antidote

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antidote

 [an´tĭ-dōt]
an agent that counteracts a poison. adj., adj antido´tal.
chemical antidote one that interacts with a poison and changes its chemical nature to form a harmless substance.
mechanical antidote one that prevents absorption of the poison.
physiologic antidote one that counteracts the effects of the poison by producing opposing effects.
universal antidote a mixture formerly recommended as an antidote when the exact poison is not known. There is, in fact, no known universal antidote. Activated charcoal is now being used for many poisons.

an·ti·dote

(an'tĕ-dōt),
An agent that neutralizes a poison or counteracts its clinical or physiologic effects.
[G. antidotos, fr. anti, against, + dotos, what is given, fr. didōmi, to give]

antidote

/an·ti·dote/ (an´tĭ-dōt) an agent that counteracts a poison.antido´tal
chemical antidote  one that neutralizes the poison by changing its chemical nature.
mechanical antidote  one that prevents absorption of the poison.
physiologic antidote  one that counteracts the effects of the poison by producing opposing physiologic effects.

antidote

(ăn′tĭ-dōt′)
n.
A remedy or other agent used to neutralize or counteract the effects of a poison.
tr.v. anti·doted, anti·doting, anti·dotes
To relieve or counteract with an antidote: "Hallie's family life is laced with the poison of self-hatred, a poison that Sam has antidoted with love and understanding" (Christopher Swan).

an′ti·dot′al (ăn′tĭ-dōt′l) adj.
an′ti·dot′al·ly adv.

antidote

[an′tidōt]
Etymology: Gk, anti + dotos, that which is given
a drug or other substance that opposes the action of a poison. An antidote may be mechanical, such as activated charcoal, which absorbs poisons in the GI tract and prevents their absorption; chemical, acting to neutralize the toxin; or physiological, acting to oppose the action of the poison, as when a sedative is given to a person who has ingested a large amount of a stimulant or when a receptor blocker is administered to a person who has taken a large dose of the receptor agonist. antidotal, adj.

antidote

Homeopathy
Any substance that inhibits or destroys the potential benefit of a homeopathic remedy, which may be chemical or physical in nature and is unique to an individual.
 
Toxicology
Any active or inert agent that counteracts the effects of a poison or toxin.

an·ti·dote

(an'ti-dōt)
An agent that neutralizes a poison or counteracts its effects.
[G. antidotos, fr. anti, against, + dotos, what is given, fr. didōmi, to give]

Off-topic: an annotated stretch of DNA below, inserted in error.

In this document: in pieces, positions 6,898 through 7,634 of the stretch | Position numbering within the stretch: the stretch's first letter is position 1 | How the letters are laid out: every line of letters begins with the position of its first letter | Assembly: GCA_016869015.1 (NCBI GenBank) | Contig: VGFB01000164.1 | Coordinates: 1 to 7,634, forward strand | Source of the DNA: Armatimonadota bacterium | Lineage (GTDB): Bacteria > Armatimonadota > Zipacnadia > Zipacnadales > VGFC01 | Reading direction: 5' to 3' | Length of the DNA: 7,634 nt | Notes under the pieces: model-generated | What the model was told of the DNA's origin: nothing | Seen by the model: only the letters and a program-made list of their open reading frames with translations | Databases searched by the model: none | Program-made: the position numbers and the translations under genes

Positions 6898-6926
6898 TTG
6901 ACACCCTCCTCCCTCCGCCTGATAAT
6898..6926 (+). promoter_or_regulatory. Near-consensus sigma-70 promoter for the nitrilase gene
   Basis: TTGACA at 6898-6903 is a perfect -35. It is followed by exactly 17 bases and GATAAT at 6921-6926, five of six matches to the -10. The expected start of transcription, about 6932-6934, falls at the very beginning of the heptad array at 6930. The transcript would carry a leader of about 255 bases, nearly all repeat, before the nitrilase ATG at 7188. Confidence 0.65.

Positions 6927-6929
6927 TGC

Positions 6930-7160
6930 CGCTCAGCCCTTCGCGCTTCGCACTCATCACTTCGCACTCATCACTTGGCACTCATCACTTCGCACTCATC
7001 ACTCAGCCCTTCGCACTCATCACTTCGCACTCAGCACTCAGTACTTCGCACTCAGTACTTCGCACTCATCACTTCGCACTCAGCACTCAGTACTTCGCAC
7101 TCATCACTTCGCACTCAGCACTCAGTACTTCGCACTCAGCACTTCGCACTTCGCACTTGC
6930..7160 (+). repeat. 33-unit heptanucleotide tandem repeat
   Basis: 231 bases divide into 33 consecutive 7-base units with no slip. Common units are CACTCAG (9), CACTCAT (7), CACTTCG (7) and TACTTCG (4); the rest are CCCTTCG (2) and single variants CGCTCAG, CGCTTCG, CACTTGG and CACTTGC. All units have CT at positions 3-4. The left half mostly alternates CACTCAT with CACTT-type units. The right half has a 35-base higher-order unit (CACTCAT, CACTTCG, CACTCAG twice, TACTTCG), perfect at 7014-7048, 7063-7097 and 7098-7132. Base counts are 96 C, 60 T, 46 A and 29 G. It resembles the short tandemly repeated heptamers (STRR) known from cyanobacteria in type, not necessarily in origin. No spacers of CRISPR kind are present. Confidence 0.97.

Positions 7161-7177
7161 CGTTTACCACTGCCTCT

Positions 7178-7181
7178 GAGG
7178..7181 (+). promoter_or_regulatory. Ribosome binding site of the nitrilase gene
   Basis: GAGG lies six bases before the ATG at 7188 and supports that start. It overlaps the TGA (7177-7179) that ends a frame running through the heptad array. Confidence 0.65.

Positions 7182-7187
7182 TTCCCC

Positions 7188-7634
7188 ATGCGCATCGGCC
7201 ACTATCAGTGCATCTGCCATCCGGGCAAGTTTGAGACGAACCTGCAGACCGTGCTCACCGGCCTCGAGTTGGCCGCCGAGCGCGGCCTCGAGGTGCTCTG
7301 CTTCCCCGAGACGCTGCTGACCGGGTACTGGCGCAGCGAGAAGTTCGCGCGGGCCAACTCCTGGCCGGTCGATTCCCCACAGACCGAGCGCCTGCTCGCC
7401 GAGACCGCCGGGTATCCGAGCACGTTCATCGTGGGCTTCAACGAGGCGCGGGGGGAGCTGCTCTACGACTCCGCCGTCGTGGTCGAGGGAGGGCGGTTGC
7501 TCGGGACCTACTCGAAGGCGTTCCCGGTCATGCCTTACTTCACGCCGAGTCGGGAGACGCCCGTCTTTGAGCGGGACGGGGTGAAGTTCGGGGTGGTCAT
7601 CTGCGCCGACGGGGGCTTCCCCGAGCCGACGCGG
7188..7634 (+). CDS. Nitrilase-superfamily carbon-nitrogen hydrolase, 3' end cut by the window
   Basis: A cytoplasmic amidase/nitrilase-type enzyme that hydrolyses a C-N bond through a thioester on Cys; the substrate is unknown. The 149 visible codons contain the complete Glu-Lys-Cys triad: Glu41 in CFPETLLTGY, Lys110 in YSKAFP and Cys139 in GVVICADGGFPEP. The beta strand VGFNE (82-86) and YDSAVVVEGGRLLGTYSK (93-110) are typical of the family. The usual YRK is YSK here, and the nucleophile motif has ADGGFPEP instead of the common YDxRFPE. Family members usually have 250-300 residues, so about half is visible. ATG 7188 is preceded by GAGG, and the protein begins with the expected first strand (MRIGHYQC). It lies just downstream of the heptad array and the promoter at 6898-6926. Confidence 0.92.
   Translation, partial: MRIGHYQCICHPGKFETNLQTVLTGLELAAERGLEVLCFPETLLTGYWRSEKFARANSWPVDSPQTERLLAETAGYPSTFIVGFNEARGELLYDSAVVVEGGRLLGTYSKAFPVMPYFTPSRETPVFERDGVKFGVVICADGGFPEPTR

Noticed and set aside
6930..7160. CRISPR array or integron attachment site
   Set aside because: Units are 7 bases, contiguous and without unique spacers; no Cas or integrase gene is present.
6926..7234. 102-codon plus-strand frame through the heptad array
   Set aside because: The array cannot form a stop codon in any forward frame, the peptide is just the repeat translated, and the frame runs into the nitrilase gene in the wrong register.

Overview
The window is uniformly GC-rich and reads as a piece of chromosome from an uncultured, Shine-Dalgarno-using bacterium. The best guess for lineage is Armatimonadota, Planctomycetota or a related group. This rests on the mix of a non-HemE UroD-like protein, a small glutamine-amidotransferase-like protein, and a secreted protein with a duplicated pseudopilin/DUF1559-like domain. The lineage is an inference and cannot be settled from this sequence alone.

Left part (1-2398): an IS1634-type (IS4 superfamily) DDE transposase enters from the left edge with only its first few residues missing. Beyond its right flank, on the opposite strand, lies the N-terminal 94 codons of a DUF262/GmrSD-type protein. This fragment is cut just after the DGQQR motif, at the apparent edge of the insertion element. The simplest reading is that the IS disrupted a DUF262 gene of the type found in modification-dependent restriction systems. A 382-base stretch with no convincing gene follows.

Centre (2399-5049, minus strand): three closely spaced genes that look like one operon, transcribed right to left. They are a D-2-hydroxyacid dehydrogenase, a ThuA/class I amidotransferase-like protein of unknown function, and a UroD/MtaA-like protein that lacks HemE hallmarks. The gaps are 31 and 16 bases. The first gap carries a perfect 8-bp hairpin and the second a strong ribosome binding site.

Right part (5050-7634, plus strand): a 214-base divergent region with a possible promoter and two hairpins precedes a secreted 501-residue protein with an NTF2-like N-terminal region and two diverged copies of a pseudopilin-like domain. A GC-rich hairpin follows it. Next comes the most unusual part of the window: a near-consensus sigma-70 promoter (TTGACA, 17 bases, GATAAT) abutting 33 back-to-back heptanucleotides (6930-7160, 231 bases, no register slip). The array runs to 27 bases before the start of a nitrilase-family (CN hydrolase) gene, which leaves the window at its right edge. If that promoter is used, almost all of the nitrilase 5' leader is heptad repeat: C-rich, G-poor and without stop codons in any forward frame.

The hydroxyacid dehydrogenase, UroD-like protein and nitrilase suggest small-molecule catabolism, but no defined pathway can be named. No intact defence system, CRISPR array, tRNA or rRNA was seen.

antidote

A drug or other agent which neutralizes or counteracts the action or effect of a poison. There are few specific antidotes. These include NALOXONE for narcotic opiate poisoning, desferrioxamine for iron poisoning, cobalt edetate for cyanide poisoning and n-acetylcysteine for paracetamol poisoning. Activated charcoal may be valuable to adsorb poisons.

Antidote

A medication or remedy for counteracting the effects of a poison.

antidote,

n a substance that relieves, prevents, or opposes the action of a poison.

an·ti·dote

(an'ti-dōt)
An agent that neutralizes a poison or counteracts its clinical or physiologic effects.
[G. antidotos, fr. anti, against, + dotos, what is given, fr. didōmi, to give]

antidote (an´tidōt),

n a substance that acts to antagonize the toxic effects of a drug, especially in overdose, or of a poison. See also poison.

antidote

an agent that counteracts a poison.

chemical antidote
one that neutralizes the poison by changing its chemical nature.
mechanical antidote
one that prevents absorption of the poison.
physiological antidote
one that counteracts the effects of the poison by producing opposing effects.
universal antidote
a mixture formerly recommended as an antidote when the exact poison is not known. There is, in fact, no known universal antidote. Activated charcoal is now being used for many poisons.
References in periodicals archive ?
Fear not, my fellow Filipinos, for in the same way the poison is within us, the antidote can also be found in us.
Veterinarians might attempt to accelerate the heart rate by administering small doses of either antidote," Dr.
One reason why warfarin (Coumadin[R]) remains the most prescribed anticoagulant is because warfarin has an antidote for relatively quick reversal if excessive bleeding occurs.
Officials insist the tests were designed to find an antidote to the WMD gas - which was used by Syrian president Bashar al-Assad last July in an attack that killed dozens of innocent children and sparked international outrage.
Al-Ghamdi was transferred to Baljurashi General Hospital but was later transferred to King Fahd Hospital in Baha when staff said they did not have the antidote.
A recent survey showed that only 10 per cent of hospitals in the emirate adequately stocked the 12 identified essential antidotes that should be immediately made available at emergency rooms (ER) or any area where poisoned patients are initially treated.
As the veterinary surgeon pointed out, without knowing what the poison is, there is no way of finding an antidote.
But the Oxford quintet are in no hurry to release a second album and are keen to return to the house parties they played before Antidotes reached No.
Department of Health announced its nerve agent antidote program in late February as a precaution against a possible chemical attack in the nation's capital.
Chapters cover the zoology of snakes, venom toxicology, antidotes and immunotherapy for treating venoms, and the treatment and prevention of envenomations from first aid to advanced medical therapies.
The agents tested involved about half a dozen pharmacological classes, including common approved pharmaceuticals, nerve agents, nerve agent antidotes, psychoactive compounds and irritants such as tear gases.
VENOM experts at the Liverpool school of tropical medicine have found a new way to make antidotes to deadly snake bites.